Gorge Weeds – Early Detection Rapid Response
The Columbia River Gorge draws thousands of visitors a year for hiking, fishing, boating, bird watching, wind surfing, and many other activities. Along with stunning views and dramatic geology, visitors can see a variety of wildlife and wildflowers in the Gorge, but unfortunately many of the blooming species they see while enjoying this National Scenic Area are unwelcome weeds. Some species in particular have been targeted for early detection efforts, to help prevent their spread before they can become too established here.
Land managers on both sides of the Columbia River have banded together to form the Columbia Gorge Cooperative Weed Management Area (CGCWMA). The group includes representatives of state and federal agencies, non-profits, universities and regional landowners who work together to protect the Gorge from invasive species.
As a partner in the CGCWMA, the Hood River SWCD helped apply for and manage a grant from National Fish and Wildlife Foundation (NFWF) for a two-year “Early Detection & Rapid Response (EDRR)” project to target work on target weeds in the Gorge from several angles. The Hood River SWCD hired local botanist, Emily Stevenson to implement the EDRR project in 2011 and 2012.
Armed with weather resistant gear and clothing, Emily spent the two summers traveling throughout the Gorge by boat, car, and on foot to seek out locations of early invaders and established weed patches. A total of 47 sites (over 150 miles of trail) in and around the Columbia Gorge National Scenic Area were surveyed for target weed species including false brome (Brachypodium sylvaticum), garlic mustard (Alliaria petiolata), and knotweed (Polygonum spp.). Several hundred new observations were made in addition to collecting existing data. All findings were reported to both the appropriate state weed database (iMapInvasives in Oregon) and the land manager.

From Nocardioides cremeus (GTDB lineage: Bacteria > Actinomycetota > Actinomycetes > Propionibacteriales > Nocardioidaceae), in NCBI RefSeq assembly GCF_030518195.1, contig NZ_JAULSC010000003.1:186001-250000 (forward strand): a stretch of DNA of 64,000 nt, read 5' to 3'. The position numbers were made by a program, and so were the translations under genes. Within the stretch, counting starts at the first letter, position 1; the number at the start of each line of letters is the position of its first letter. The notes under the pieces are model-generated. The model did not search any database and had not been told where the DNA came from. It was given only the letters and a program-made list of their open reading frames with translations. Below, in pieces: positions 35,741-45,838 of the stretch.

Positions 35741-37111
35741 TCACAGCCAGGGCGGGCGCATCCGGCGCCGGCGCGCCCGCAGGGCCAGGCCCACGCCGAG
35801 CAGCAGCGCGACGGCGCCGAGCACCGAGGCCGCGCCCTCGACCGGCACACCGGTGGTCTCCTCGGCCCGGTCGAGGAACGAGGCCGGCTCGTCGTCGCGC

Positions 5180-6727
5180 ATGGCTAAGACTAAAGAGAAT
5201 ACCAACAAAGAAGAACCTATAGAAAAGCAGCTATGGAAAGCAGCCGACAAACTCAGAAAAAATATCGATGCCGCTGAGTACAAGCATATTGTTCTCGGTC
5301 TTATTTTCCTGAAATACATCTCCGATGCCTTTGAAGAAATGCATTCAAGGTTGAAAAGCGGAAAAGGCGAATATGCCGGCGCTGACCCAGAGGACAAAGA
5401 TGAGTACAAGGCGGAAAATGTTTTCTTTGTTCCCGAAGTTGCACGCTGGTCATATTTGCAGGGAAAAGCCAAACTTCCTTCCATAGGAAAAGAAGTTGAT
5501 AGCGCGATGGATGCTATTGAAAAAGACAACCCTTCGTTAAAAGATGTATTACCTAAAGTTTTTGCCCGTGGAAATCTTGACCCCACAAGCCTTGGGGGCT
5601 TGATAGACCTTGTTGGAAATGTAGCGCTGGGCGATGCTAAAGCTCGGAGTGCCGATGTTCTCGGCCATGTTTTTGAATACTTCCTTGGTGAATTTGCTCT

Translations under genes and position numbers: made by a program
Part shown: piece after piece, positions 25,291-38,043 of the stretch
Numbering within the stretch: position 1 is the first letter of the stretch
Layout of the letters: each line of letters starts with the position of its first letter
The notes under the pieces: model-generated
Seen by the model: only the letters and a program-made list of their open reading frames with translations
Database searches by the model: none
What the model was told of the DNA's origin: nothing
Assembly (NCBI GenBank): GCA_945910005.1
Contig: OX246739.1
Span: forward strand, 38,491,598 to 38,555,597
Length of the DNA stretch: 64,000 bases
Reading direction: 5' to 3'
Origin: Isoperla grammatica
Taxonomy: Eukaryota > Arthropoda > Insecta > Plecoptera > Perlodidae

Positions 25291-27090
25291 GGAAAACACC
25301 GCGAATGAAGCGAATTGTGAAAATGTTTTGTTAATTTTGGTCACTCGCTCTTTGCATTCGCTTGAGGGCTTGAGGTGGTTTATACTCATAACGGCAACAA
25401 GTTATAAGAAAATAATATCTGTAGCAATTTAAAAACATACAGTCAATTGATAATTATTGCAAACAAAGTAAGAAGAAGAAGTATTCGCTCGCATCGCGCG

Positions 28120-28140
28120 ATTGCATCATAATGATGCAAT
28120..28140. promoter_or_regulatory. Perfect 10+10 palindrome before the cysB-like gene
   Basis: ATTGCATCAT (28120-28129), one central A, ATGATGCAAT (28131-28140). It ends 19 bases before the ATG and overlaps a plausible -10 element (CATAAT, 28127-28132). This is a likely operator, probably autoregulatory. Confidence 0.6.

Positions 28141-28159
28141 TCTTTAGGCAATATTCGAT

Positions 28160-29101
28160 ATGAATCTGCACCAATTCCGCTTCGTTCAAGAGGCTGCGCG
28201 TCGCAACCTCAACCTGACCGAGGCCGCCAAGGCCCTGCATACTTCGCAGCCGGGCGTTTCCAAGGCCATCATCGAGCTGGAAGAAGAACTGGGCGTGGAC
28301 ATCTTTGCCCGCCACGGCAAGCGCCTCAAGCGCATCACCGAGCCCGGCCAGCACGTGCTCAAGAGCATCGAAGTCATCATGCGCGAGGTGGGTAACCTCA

In addition to the surveys and data reporting, seven “Weed Watcher” workshops were held for a total of 163 attendees providing training on EDRR practices and noxious weed identification. A field guide to the “Worst Weeds of the Columbia Gorge” was developed and published.
Boot brushes and signage were installed at 25 key trailheads in the Columbia River Gorge to encourage visitors to clean their boots before and after hiking. (View a map of the boot brush sites in the east and west ends of the Gorge). This helps minimize the spread of weed seeds through the sensitive and unique habitats found in the Columbia River Gorge National Scenic Area. Visitors can report invasive species sightings at www.oregoninvasiveshotline.org, or can use their smart phones to report observations directly to iMapInvasives. Engaging both land managers and visitors to the Gorge will ensure the protection of its natural beauty and biodiversity for generations to come.
The project was a huge success, even attaining a television spot on the Oregon Public Broadcasting show Oregon Field Guide. You can watch the video here. Now that the CG-CWMA has baseline data as well as new observations and survey results, the team can better prioritize future treatment and survey efforts and can easily share data between all partners. For more information about this project contact Jordan Kim.